Thursday, July 1, 2010

US Sec of Ed, Arne Duncan, Address National Charter School Conference

Arne Duncan, U.S. Secretary of Education addressed the charter school conference today through a web link. In his opening remarks, Duncan repeatedly chastised charter school leaders for not taking a firmer stance against low-performing public charter schools. Duncan reminded attendees that at last year’s conference in Washington, D.C. he issued a challenge to charter school leaders to vocally oppose bad charter schools. He said that charter schools are vulnerable to criticisms when it is not policing itself and warned that if the charter school movement didn’t police itself, others would step in. Duncan said, “I strongly, strongly urge this movement to step in and close that void.”

Duncan also reiterated several of the common misperceptions about public charter schools and challenged the charter school community to address the criticisms that charter schools cream the best students, don’t serve the same percentage of special needs students and are seen as the problem instead of the solution.

The Secretary responded to questions posed by audience members. Duncan was pointedly asked what his administration’s response would be to the proposed cuts to charter school funds that Rep. Obey introduced yesterday. He vaguely stated that “this ball game isn’t over yet” and said they were in “an active conversation with Congress.” Duncan said there were other options without sacrificing their reform agenda.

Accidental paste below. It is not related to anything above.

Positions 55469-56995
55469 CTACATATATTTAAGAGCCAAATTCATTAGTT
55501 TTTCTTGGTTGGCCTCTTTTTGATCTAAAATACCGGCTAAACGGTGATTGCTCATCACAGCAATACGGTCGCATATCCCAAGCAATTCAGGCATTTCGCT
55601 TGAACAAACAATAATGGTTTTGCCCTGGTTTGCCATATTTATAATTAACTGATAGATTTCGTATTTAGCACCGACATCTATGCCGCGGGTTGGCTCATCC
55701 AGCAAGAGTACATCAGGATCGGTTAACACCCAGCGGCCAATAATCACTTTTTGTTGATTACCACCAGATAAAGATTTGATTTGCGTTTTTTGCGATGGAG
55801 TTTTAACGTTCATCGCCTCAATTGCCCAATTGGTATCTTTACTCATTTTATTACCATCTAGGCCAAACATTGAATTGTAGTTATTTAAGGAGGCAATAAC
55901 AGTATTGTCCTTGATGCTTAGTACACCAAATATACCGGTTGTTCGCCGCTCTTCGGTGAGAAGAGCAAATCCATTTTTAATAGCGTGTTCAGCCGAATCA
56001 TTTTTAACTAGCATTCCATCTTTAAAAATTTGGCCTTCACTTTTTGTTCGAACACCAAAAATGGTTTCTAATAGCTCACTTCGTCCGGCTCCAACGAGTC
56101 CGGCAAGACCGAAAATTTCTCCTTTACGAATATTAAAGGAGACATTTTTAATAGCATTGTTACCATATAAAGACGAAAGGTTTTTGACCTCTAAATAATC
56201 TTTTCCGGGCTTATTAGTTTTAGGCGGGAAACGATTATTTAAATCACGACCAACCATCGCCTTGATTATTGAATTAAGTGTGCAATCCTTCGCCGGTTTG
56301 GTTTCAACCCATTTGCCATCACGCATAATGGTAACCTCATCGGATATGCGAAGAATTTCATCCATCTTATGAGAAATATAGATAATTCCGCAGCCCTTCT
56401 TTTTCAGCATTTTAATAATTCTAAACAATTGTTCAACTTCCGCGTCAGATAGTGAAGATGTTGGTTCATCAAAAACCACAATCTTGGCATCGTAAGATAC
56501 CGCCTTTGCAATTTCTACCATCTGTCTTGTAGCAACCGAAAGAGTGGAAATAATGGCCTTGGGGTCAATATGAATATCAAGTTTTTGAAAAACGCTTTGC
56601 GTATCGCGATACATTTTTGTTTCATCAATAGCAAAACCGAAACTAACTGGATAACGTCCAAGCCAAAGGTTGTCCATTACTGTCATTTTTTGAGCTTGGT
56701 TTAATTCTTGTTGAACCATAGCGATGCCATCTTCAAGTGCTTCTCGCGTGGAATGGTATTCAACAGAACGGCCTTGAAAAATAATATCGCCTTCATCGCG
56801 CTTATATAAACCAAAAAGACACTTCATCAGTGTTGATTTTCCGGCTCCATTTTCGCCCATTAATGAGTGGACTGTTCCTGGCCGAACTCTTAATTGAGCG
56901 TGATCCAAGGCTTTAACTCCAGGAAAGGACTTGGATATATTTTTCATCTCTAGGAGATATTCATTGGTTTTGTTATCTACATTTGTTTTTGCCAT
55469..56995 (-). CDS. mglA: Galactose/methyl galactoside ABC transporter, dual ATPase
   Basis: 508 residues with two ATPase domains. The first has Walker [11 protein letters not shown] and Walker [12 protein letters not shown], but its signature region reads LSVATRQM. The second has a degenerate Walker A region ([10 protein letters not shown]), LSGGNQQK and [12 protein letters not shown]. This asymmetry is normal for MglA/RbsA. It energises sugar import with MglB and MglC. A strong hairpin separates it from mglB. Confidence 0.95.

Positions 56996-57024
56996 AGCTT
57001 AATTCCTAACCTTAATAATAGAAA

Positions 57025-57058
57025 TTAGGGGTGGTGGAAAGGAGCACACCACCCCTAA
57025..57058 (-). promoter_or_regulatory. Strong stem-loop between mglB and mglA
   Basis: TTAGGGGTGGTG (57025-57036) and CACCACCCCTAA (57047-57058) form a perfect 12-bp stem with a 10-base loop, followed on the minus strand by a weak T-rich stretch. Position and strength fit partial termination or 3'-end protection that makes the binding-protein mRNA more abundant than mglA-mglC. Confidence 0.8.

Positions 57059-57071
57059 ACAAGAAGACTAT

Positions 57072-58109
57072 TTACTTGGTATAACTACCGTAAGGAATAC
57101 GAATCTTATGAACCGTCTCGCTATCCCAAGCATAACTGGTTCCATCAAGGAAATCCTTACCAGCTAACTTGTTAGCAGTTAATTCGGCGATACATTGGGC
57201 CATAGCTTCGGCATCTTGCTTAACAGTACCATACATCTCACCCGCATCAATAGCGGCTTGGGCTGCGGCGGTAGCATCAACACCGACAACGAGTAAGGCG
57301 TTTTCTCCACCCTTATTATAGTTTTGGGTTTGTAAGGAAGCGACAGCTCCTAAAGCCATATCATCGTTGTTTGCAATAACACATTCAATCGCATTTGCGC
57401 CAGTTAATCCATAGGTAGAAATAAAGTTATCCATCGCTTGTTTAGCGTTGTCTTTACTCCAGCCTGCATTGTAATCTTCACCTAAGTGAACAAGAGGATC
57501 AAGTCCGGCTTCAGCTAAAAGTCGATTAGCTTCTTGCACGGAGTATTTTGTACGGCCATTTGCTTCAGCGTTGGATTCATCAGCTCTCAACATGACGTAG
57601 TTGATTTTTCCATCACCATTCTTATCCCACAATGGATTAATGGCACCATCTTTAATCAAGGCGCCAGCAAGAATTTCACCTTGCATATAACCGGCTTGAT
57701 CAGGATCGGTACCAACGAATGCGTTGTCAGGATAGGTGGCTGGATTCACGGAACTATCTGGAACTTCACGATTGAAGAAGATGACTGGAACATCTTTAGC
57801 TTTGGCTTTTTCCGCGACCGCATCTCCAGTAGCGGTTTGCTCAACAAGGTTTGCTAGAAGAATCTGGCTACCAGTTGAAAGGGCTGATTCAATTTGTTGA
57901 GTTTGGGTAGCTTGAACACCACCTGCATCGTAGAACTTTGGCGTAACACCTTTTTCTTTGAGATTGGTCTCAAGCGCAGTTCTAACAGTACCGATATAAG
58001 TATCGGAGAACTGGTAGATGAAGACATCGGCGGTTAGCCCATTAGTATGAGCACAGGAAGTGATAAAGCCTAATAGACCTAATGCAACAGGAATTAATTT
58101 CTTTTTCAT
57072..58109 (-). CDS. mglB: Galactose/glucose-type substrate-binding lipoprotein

Alliance for Public Charter Schools’ board president, Caprice Young, told Sec. Duncan that they would provide him with a list of the low-performing charter schools state charter school associations worked to close during the past year. Duncan contended that the charter school community needed to do more than just verbally agree with the principle that only good charter schools should be open. He said that the charter school community has not been policing its own. He pointed out that of the lowest performing public schools being targeted for turnaround, 200 of the 5,000 lowest schools are public charter schools.

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